You may have noticed that a brand new campaign launched this weekend to try to stimulate flagging beer sales in the UK.
Whilst I laud the attempt to try to do something about the situation, I can’t help feeling disappointed [and a little baffled] about how advertising has been used to tackle the issue.
“Let There Be Beer” is the tub-thumping, rallying cry of the campaign.
“Let There Be Beer”?
Judging from the launch commercial that’s just been produced “Let There Be Lager” would have been a much more appropriate slogan.
Is this really the best the brewing industry could do?
They’ve ended up making what seems like a totally generic campaign for lager. I’ve looked hard and can’t see any evidence of ale being featured in any of the depressingly familiar and laboured vignettes of the commercial.
Apparently the five biggest global brewers are behind the campaign. And therein lies the problem.
Hats off to them for clubbing together to fund the campaign. However, while the input of their cash is probably the single most important thing that’s helped this initiative to see the light of day, it’s also given them blinkered buyer’s rights into controlling the messaging to ensure that their own nests are amply feathered.
I totally appreciate that that this campaign needs to generate a commercial gain and a decent return on their investment but it looks like this conglomerate has fallen into the trap of making an ad that’s more in their interests than that of their audience.
And it’s this conflict of interest that could ultimately backfire as it comes across like a cynical corporate marketing ploy rather than a genuine attempt to inform, educate and entertain.
There’s nothing in the ad that gives people a single reason to think differently about beer. In fact, I’d wager that it merely reinforces what people already think and know about the category.
This ad doesn’t say or do anything different to the campaigns that the brewers already have out there for their bland, bog standard fizzy lagers. It’s of the same frothy, fluffy ilk and cut from the same knockabout cloth as cooking lager advertising that it’s possible that punters could even misattribute it to a brand instead of a category push.
I winced and shuddered when I read the quote from someone involved with the campaign talking about how it demonstrated “beer’s unifying presence at social events”.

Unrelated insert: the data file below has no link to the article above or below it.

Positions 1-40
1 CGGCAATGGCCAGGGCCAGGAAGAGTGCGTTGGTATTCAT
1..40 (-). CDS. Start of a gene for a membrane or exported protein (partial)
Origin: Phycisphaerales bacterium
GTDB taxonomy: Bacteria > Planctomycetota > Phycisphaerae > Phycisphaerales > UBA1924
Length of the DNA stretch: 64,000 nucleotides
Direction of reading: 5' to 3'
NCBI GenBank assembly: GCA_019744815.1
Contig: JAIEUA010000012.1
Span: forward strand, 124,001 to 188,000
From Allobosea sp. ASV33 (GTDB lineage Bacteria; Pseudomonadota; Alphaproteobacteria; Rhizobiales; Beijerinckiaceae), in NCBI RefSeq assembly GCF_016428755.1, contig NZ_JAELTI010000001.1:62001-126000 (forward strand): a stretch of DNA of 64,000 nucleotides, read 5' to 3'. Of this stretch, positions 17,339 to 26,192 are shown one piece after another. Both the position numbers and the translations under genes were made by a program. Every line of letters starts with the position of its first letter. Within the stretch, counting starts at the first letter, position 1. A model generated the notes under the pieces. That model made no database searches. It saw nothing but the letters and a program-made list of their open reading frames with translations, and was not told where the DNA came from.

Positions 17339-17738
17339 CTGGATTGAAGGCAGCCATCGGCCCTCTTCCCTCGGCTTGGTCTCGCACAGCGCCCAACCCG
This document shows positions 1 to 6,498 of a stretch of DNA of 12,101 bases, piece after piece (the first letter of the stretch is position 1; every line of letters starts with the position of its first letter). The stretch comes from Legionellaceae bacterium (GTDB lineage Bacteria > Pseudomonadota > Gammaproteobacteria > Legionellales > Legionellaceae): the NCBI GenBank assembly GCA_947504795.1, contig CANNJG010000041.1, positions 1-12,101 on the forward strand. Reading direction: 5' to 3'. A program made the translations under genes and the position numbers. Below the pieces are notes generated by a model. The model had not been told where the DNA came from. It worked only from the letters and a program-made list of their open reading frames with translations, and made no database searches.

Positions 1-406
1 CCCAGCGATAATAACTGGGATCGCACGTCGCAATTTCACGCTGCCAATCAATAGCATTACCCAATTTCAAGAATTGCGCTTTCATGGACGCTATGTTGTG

Fuck me, what’s the new news here that’s going to make people re-evaluate beer and drink it more often?
Beer as a reward for hard graft and thirsty work [the barbecue scenario].
Beer as a social lubricant to help bonding with new people in uncomfortable situations [the “meet the girlfriend’s father scenario”]
Beer to celebrate the end of the working week and time to kick back and relax [the office scenario]
All of these clichéd social situations aren’t exclusive to or owned by the consumption of beer. They can be and are often fuelled by any kind of booze [well, not absinthe maybe].
My biggest gripe in the whole flawed strategy is that they haven’t started with the product and worked their thinking around this.
There’s so many potentially interesting things to say about the vast array of different types and styles of beer that are emerging these days that would open up people’s eyes to the possibilities of what they might be missing.
It’s true that young people “drink to fit in” and choose brands they like. But it’s also true that there comes a time when depth of flavour, taste and experimentation becomes important in their drinking habits and repertoires.
It feels like they’ve decided to treat the category as a brand and ignored all the product qualities of beer in favour of undifferentiated, touchy-feely guff instead. This is a crying shame as there’s a real story to tell about product quality as CAMRA, the small breweries and craft beer makers would all testify.
People are drinking less beer because other drinks are seen as being a more interesting and rewarding alternative, whether that be flavoured ciders, alcoholic ginger beer, wine, spirits, cocktails etc.
This campaign could have been an opportunity to challenge people’s assumptions about beer and make them think differently about the world of beer.
I hotfooted it over to the Let There Be Beer website to see if there was more depth of product communication behind the campaign only to be met with a holding page with a date proclaiming 11.08.13.
Another major fail. Why go on TV with ads and not have a website ready?
It’s left me wondering what momentous thing is going to happen in six weeks time. Apparently they’re in the process of “creating a whole new world of beer for you”.
Now that’s some claim and undertaking. I’d politely suggest that a “whole new world of beer” doesn’t need to be created. People just need to know more about the world of beer that exists right now rather than a parallel universe where cooking lager is king.
What a missed opportunity.